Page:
Friday, April 26 marks the beginning of the annual Relay for Life event, which will begin at 6 p.m. and will end at 1 a.m. on Saturday in Lund Arena.
“Relay for Life is an event that celebrates our core value of ‘community’. The event brings hope and support to those that have faced cancer. It also helps those that have been caregivers to a survivor or someone that has passed know that they are not alone… that we support each other,” Ann Volk, Advisor for Colleges Against Cancer, said.
Relay for Life events at Gustavus are led by the Colleges Against Cancer organization. The group provides cancer education and fundraising, spreads awareness about the dangers of smoking and tanning throughout the year, and leads activities at Hope Lodge.
Hope Lodge residences are run by the American Cancer Association as a place for cancer patients and their caregivers to stay free of charge as they undergo treatment.
So far, 137 students and 16 teams from Gustavus are registered to participate in the relay.
“I believe local leaders have talked about potentially joining the Gustavus and Nicollet County Relay for Life Events… It would be a fun way to join the college and the community,” Assistant Vice President of Student Life Megan Ruble said.
This year, the financial goal is $50,000, “the same as it’s been for the past few years,” Volk said.
“The goal for Relay is to raise funds for the American Cancer Society for research, education, advocacy, and patient services; raise awareness about cancer and the symptoms and routine screenings; and provide support and hope to those currently battling cancer, celebrate those who have beat cancer, and remember those that have lost the battle,” Volk added.
“I wasn’t involved in Relay for Life until my first year at Gustavus. I did not know much about what it was or what it supported, but… I fell in love with the cause. It is so amazing to see what a community can do when they come together and work towards a common goal,” Senior Jenna Anderson said.
Anderson is on the Executive Board of Colleges Against Cancer and works with marketing and promotion.
“The biggest marketing that Colleges Against Cancer does is tabling. We are outside the caf usually about four weeks during spring semester to get the word out about Relay. We also have a week called Paint it Purple Week in March where we try to get people excited about Relay through tabling and our Pie-a-Gustie Fundraiser. We have posters around campus, as well as a Relay Facebook page,” Anderson said.
Each year, several cancer survivors share their stories with participants.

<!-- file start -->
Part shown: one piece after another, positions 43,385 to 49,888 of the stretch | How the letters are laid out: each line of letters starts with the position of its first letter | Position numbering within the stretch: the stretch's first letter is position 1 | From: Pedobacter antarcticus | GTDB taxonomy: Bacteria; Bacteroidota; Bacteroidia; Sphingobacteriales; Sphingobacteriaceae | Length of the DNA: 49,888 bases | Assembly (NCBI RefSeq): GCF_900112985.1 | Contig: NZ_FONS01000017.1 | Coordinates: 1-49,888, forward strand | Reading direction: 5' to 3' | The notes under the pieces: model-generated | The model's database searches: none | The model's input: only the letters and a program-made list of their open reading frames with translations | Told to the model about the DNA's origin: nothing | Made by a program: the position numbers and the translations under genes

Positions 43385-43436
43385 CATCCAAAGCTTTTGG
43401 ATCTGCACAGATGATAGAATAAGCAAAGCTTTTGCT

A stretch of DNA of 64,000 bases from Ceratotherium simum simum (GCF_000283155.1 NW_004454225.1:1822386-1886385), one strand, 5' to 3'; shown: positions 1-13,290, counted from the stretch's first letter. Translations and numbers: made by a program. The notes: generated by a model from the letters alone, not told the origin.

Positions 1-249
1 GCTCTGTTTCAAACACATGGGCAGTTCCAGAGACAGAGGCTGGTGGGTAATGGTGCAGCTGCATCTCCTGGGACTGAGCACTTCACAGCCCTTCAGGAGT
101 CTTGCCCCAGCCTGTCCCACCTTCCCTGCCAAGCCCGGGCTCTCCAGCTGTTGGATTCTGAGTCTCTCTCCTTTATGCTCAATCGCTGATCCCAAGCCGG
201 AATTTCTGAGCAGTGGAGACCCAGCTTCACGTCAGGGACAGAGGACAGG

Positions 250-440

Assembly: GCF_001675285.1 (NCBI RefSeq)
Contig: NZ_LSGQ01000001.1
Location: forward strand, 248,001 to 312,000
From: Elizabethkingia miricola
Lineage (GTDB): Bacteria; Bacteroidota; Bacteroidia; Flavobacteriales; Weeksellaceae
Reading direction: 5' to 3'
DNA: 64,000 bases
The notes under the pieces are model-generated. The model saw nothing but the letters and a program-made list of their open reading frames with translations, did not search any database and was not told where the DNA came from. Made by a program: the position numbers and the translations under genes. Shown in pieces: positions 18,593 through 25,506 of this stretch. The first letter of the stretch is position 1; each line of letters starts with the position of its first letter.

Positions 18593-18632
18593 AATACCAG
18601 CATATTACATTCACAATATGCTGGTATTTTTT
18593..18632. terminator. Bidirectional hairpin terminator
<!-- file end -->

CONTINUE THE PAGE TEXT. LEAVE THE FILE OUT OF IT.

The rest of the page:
“I believe that having cancer survivors speak and give testimony and encouragement that people can fight and win over cancer is incredibly important,” Ruble said.
“The American Cancer Society funds direct services for people fighting cancer and also funds research and technology that allow more people to live longer and healthier lives after being diagnosed with cancer. Some of the results of that research has literally saved my life,” Ruble added.
“The drug Herceptin was put on the market only about 20 years ago and specifically targets my kind of tumor. Prior to its introduction, patients with my kind of cancer had a much lower survival rate. Another example is… 3D tomosynthesis mammograms, which catch tumors much earlier in dense breasts. Early detection of breast cancer is the key to curing individual cases which is the best we can hope for until we have a true cure or, even better, something that will prevent cancer in the first place,” Ruble added.
Ruble will be speaking at Friday’s Relay about her experience as a cancer survivor alongside guest speaker Grant Brockhouse.
Through this event, “survivors who didn’t really know each other have joined together and lead the first lap in unity. Some cry, some smile and some have danced through this powerful experience,” Volk said.
“Attendees have showed great compassion and support to the student speakers who have faced cancer themselves. They have been educated about cancer issues and where to go for help and accurate information. They have celebrated the survivors and learned that not all who hear ‘You have cancer’ are terminal,” Volk said.
“I had a Gustie student some years ago, Kristen Campbell, who fought cancer while a Gustie. She spoke about a month before her graduation at that year’s Relay and it was so powerful. She is healthy and happy and living out west now,” Ruble said.
“I [was] diagnosed with ovarian cancer the summer before my junior year here at Gustavus. It was very difficult for me to drop out for the semester because I would be missing school and a season of soccer. My coach and teammates did everything they could to help me feel apart of the team which helped so so so much. I was able to stream games from the hospital, and was able to be an assistant coach on the sidelines when I could make it to games,” Senior Trina Rinke said.
Rinke was a speaker at last year’s Relay for Life.
“I had a great time. it was so amazing to see all the people there to support the fight against cancer. I am excited to participate this year. I think this event will bring hope to the Gustavus and St. Peter community for a future where we find a cure for cancer,” Rinke said.
“I am so very proud of the students in Colleges Against Cancer. They are passionate about helping prevent cancer by educating their peers, supporting those facing cancer, fundraising, marketing, volunteering to help others facing cancer at Hope Lodge, and carrying out a large-scale event seamlessly year after year,” Volk said.